A rapid method for detection of histamine-producing bacteria

A rapid method for detection of histamine-producing bacteria

International Journal of Food Microbiology, 5 (1987) 137-146 Elsevier 137 JFM 00169 A rapid method for detection of histamine-producing bacteria Ni...

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International Journal of Food Microbiology, 5 (1987) 137-146 Elsevier

137

JFM 00169

A rapid method for detection of histamine-producing bacteria Niels Kristian Klausen and Hans Henrik Huss Ministry of Fisheries, Technical University, Lyngby, Denmark (Received 29 May 1987; accepted 20 August 1987)

A method for detecting histamine-producing bacteria is described. The method is based on automated conductance measurements in a histidine-containing medium (HDB) incubated at 25 o C, with a large and distinct increase in the conductance being indicative of the presence of histamine-producing bacteria. An initial low pH (5.5) is optimal for measuring the histidine decarboxylating activity of Morganella morganiL but clear results are obtained at higher pH values (6.0-7.0) as well. It is shown that the histidine decarboxylating activity of M. morganii is unaffected by the presence of non-histamine producing bacteria. Using this new method in the examination of mackerel spoiled at high temperatures, the results obtained indicated the presence of large amounts of histamine-producing organisms. These were subsequently isolated and identified as belonging to the family Enterobacteriaceae. Key words: Fish; Histamine; Conductance; Rapid method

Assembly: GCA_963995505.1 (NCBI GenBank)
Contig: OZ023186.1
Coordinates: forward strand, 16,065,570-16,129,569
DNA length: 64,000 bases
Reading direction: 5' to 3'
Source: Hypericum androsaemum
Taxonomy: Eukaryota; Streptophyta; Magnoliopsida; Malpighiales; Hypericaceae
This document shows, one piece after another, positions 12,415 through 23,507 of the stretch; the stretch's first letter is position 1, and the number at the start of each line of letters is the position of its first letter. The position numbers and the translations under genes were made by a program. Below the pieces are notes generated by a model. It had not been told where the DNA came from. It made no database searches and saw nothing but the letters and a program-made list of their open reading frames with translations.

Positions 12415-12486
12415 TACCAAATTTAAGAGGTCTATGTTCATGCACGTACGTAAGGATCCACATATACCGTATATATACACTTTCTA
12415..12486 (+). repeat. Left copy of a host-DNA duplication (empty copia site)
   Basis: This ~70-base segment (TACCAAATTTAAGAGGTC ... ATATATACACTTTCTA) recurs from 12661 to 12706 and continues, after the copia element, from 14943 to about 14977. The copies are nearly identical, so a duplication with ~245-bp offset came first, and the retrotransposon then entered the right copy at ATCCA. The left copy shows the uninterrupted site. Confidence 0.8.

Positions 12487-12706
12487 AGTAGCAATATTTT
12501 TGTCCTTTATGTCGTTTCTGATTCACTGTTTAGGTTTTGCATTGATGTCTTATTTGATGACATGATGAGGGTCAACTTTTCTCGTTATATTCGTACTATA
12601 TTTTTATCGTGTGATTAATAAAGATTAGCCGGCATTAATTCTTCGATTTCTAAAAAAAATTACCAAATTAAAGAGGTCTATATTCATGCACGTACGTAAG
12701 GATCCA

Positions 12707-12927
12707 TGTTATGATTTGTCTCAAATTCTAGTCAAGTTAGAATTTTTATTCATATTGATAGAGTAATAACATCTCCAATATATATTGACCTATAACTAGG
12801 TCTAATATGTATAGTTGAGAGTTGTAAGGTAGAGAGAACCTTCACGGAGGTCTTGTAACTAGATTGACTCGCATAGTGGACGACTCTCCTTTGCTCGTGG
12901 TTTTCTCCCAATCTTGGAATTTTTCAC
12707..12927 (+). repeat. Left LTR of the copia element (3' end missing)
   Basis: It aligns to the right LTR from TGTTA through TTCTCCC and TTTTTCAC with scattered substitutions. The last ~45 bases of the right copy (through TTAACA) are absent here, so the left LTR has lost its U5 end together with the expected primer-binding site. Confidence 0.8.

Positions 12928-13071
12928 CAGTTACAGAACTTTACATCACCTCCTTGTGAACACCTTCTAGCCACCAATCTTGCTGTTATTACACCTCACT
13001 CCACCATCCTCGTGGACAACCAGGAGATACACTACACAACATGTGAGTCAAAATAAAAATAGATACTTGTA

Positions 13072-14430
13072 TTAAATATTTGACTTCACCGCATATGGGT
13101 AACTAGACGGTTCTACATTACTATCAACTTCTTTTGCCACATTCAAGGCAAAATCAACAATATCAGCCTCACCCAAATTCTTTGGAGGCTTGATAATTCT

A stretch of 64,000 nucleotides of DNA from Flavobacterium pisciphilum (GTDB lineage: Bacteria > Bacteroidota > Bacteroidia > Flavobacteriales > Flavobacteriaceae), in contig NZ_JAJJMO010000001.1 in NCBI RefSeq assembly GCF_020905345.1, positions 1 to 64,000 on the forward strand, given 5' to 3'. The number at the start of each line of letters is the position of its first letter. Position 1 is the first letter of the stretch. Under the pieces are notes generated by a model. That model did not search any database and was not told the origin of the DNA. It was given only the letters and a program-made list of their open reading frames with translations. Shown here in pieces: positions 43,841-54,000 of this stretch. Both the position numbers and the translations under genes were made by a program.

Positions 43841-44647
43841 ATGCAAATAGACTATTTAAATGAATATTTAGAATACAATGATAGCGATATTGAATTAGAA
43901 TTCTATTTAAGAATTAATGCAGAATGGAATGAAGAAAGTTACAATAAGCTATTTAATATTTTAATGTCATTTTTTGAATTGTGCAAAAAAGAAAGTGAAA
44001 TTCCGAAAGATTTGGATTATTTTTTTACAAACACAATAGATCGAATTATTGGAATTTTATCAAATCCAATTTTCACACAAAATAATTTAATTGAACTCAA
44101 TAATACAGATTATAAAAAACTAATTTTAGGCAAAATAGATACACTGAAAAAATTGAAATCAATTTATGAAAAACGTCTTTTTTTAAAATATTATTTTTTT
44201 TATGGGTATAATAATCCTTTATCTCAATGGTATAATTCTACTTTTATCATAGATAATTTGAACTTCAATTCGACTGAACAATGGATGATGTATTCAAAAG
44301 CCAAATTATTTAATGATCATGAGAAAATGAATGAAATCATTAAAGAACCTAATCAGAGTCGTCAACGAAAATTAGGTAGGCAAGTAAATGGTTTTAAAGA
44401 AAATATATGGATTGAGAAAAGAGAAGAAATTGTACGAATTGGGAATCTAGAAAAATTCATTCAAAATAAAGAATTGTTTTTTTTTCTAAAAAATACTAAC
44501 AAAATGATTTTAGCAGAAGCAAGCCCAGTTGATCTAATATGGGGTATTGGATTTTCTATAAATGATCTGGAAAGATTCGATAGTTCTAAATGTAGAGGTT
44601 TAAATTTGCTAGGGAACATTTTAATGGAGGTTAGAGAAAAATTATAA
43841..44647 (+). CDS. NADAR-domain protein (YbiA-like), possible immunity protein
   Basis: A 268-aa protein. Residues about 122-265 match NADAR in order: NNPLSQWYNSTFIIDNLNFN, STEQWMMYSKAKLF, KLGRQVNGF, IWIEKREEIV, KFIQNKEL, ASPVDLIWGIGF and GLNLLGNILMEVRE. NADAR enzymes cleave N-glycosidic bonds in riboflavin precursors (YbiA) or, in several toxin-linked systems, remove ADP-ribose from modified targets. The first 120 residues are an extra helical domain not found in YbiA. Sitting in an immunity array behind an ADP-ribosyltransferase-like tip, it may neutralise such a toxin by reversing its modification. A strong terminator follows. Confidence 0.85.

Introduction A n u m b e r of s c o m b r o t o x i n p o i s o n i n g i n c i d e n t s h a v e o c c u r r e d in recent y e a r s (Taylor, 1986). This illness h a s been a s s o c i a t e d w i t h high levels of h i s t a m i n e , p r o d u c e d b y the a c t i o n of b a c t e r i a l d e c a r b o x y l a s e e n z y m e s o n the a m i n o a c i d histidine, which is f o u n d in the flesh of fish f r o m the families S c o m b e r e s o c i d a e a n d S c o m b r i d a e a n d in lesser a m o u n t s in o t h e r p e l a g i c fish species. A v a r i e t y of h i s t a m i n e - p r o d u c i n g b a c t e r i a has b e e n i s o l a t e d f r o m s p o i l e d fish c o n t a i n i n g high levels of histamine. N e a r l y all the o r g a n i s m s are G r a m - n e g a t i v e r o d s b e l o n g i n g to the family E n t e r o b a c t e r i a c e a e ( F r a n k , 1985). H o w e v e r as p o i n t e d o u t b y T a y l o r (1986) o n l y Morganella morganii, Enterobacter aerogenes a n d selected strains of Klebsiella pneumoniae are c a p a b l e of the r a p i d p r o d u c t i o n of large q u a n t i t i e s of histamine. T h e h i s t i d i n e - d e c a r b o x y l a t i n g b a c t e r i a r e s p o n s i b l e a r e difficult to d e t e c t b e c a u s e t h e y n o r m a l l y c o m p r i s e a m i n o r i t y o f the b a c t e r i a l f l o r a o n fresh fish ( O k u z u m i et

Correspondence address: N.K. Klausen, Technological Laboratory, Ministry of Fisheries, Building 221, Technical University, DK-2800 Lyngby, Denmark. 0168-1605/87/$03.50 © 1987 Elsevier Science Publishers B.V. (Biomedical Division)